Assembly not required (preparing for Windows 10)

When my twin sons were around 5 years old, my wife and I decided to purchase them “big boy bikes.”  I remember driving over to the local Walmart…the excitement of getting a new bike shined brilliantly from their faces. Once we arrived we made our way back to the area where the bikes were on display, and let them look around. Before long, they had settled on two red bikes with a large Auto-bot logo on the front. I summoned an employee and asked for two of the bikes to be brought out so we could purchase them. He brought them out on a cart and then asked the most glorious question I have ever heard:

 

Would you like me to put them together for you?

 

Now, if any of you have ever assembled kids toys, you have first-hand experience with one of the fundamental laws of reality, represented by the following formula:

 

PF = CJ x 300

 

If you are familiar with the mathematical representation, in plain English this translates to: “The amount of joy and excitement a child gets from a toy is 300 times less than the amount of frustration and pain the parent experiences trying to assemble it.”

 

So you’ll understand when I say that Bob (the Walmart employee) literally became my hero on that fateful day.

 

Working in the IT field, specifically around OS deployment and management, I am proud to declare that with Windows 10, Microsoft has achieved “Bob-ness.” Windows 10 is simpler to deploy and manage than any other version of Windows past.

 

However, like any Operating System deployment, there is still a little preparation that must be done before rolling it out in your organization.

 

In this blog post, we are going to take a brief look at what is required in the areas of Hardware Readiness and Infrastructure Configuration.

Hardware Readiness

With Windows 10, Microsoft was able to provide a modern and secure OS while keeping the hardware requirements pretty much the same as with Windows 7. As a bare minimum, both required a 1Ghz CPU, 20 GB of disk space, and a Direct X 9 compatible video card. The only area of difference is in the area of minimum RAM, which increased from 512 MB to 1GB.

 

The folks over at TechTalk have, among their many charts and graphs, one that shows average RAM amounts in PCs by year.

 

(Taken from http://techtalk.pcpitstop.com/2016/10/05/average-pc-memory-ram-continues-climb/)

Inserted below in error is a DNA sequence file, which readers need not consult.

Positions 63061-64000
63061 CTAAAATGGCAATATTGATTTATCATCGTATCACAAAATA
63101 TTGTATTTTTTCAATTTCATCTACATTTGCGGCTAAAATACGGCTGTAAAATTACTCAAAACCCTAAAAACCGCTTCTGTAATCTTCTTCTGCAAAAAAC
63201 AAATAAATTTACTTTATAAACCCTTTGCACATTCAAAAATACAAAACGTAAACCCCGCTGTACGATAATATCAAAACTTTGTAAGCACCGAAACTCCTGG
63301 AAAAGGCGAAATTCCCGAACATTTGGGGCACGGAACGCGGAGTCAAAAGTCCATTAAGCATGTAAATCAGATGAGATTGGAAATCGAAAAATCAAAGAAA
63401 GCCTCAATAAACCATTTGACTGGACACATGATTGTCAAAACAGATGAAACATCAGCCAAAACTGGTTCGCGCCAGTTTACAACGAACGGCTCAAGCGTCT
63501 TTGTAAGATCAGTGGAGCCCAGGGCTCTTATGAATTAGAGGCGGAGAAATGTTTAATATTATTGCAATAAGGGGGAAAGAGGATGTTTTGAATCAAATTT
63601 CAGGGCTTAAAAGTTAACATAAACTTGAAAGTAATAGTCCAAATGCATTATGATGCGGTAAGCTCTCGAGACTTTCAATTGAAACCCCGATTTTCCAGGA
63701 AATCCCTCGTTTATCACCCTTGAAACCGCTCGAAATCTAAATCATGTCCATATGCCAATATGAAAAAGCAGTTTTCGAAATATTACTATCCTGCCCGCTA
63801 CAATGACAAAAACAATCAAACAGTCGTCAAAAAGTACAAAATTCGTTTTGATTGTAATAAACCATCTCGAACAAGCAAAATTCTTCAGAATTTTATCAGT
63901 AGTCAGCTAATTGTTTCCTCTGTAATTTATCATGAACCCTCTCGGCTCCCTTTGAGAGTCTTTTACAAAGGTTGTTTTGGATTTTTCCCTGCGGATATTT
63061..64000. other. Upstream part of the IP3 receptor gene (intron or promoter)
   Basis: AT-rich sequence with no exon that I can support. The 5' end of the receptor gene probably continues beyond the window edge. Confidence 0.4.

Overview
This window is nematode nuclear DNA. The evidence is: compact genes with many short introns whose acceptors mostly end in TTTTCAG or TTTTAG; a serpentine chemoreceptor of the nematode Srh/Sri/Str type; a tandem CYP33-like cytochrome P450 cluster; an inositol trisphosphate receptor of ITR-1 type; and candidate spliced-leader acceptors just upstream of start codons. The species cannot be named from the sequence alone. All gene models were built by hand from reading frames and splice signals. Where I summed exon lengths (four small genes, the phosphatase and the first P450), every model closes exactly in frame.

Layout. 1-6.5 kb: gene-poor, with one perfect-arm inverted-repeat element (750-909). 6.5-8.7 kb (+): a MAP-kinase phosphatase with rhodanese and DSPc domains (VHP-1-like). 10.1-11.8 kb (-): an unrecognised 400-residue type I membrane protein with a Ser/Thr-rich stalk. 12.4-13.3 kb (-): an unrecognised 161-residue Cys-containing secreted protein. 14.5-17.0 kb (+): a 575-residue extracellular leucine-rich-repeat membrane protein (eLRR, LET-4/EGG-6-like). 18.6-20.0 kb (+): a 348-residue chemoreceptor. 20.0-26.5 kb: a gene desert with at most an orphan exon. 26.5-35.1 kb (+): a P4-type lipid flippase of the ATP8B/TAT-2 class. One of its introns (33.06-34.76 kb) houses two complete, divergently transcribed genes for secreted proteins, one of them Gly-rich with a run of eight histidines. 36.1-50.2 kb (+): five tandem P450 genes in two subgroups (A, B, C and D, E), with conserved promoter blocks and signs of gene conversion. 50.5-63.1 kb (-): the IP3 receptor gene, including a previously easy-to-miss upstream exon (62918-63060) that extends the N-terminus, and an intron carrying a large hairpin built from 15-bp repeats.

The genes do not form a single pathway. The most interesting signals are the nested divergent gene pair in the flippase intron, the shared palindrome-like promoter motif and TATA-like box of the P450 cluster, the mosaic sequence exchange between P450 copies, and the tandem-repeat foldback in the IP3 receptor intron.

If the chart is to be believed, then just about every PC from 2008 and later should meet the memory requirements for Windows 10.

 

While these requirements cover the basic features of Windows 10, many of the more advanced disk encryption and security features require TPM 2.0, while features like Windows Hello require a compatible camera.

Infrastructure Readiness

Many of the tools that we have used to manage Windows 7 on a daily basis have been updated to support Windows 10 in various capacities. The table below lists some of the supported management tools and what is required to enable Windows 10 support:

 

Management ToolCapabilitiesRequirements
SCCM 2007Software Update Deployment, Application Deployment OnlyHotfix required
SCCM 2012 / 2012 R2Software Update Deployment, Application Deployment, OS Deployment, Baseline Deployment OnlyLatest SP and CU1
SCCM Current BranchAll Applicable SCCM FeaturesNone
AGPMGroup Policy ManagementVersion 4.0 SP3 or later
App-VVirtual ApplicationsV 5.1 or later
DaRTDiagnostic and recovery tools for issuesV 10 or later
MBAMManagement of Bitlocker Disk Encryption2.5 (2.5 SP1 preferred) or later
UE-VDynamic management of user data2.1 SP1 or later
Intune MDMSoftware Update Deployment, Application Deployment, policy managementInternet Access
3rd Party MDMVariableVerify with vendor
WSUS (Server 2008 R2)Software Update DeploymentHotfix required, Windows 10 / Windows 10 LTSB selected under products.
WSUS (Server 2012 /R2 or later)Software Update Deployment / OS Upgrade DeploymentWindows 10 / Windows 10 LTSB selected under products.
KMS Server (Server 2012 R2 or earlier)Windows ActivationHotfix required
KMS Server (Server 2016 or later)Windows ActivationNone

 

Microsoft really hit a home run with Windows 10, and I hope the information in this blog post has helped to satisfy some of your concerns.

 

For more in-depth coverage of this topic, check out our webinar, How Windows 10 Will Change Deployment Operations, on YouTube.

By |2017-07-14T14:52:52+00:00July 3rd, 2017|Windows 10|0 Comments

About the Author:

steve bowman

Model Technology

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